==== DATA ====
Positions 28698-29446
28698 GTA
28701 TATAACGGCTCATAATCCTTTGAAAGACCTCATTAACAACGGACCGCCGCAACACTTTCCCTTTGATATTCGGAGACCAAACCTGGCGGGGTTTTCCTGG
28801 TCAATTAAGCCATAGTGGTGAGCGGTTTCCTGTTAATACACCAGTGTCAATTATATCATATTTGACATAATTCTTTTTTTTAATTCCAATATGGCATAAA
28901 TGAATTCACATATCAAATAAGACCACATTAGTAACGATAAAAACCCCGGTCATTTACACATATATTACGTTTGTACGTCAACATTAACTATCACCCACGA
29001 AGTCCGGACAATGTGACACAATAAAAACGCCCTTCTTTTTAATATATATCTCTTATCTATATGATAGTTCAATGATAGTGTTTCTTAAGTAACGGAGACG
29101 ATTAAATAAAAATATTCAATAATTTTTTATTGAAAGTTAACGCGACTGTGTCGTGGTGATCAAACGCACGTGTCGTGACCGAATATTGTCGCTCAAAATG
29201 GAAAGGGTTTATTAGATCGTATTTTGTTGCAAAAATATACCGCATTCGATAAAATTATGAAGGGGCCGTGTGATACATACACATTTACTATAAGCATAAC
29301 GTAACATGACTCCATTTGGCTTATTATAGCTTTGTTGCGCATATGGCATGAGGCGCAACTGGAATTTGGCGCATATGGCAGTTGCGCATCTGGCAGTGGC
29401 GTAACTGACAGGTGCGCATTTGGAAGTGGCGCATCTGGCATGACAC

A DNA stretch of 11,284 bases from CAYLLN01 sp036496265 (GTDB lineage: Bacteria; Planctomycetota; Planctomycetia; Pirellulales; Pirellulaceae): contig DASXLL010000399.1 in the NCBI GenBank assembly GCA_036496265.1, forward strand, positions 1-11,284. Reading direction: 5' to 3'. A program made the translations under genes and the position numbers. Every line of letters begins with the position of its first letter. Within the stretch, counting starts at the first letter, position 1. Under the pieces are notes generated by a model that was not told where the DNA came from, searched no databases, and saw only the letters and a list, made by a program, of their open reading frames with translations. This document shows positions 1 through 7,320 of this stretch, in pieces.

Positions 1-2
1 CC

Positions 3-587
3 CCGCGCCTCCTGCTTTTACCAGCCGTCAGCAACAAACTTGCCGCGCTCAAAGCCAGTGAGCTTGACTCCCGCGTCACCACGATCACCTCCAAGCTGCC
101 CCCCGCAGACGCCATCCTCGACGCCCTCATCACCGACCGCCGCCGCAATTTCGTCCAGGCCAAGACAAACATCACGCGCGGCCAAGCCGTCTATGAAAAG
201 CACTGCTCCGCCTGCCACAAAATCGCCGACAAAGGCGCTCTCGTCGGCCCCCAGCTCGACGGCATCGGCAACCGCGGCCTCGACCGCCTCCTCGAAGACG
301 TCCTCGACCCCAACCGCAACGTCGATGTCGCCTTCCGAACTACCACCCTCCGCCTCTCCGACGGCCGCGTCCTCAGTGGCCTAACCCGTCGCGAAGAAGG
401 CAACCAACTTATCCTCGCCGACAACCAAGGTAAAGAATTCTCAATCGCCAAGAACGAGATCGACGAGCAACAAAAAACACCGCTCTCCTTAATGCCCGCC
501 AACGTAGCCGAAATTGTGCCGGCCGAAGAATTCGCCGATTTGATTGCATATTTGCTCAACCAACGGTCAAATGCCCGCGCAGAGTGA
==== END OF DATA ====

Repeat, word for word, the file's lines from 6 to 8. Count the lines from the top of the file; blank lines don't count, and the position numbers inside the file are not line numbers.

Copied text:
29001 AGTCCGGACAATGTGACACAATAAAAACGCCCTTCTTTTTAATATATATCTCTTATCTATATGATAGTTCAATGATAGTGTTTCTTAAGTAACGGAGACG
29101 ATTAAATAAAAATATTCAATAATTTTTTATTGAAAGTTAACGCGACTGTGTCGTGGTGATCAAACGCACGTGTCGTGACCGAATATTGTCGCTCAAAATG
29201 GAAAGGGTTTATTAGATCGTATTTTGTTGCAAAAATATACCGCATTCGATAAAATTATGAAGGGGCCGTGTGATACATACACATTTACTATAAGCATAAC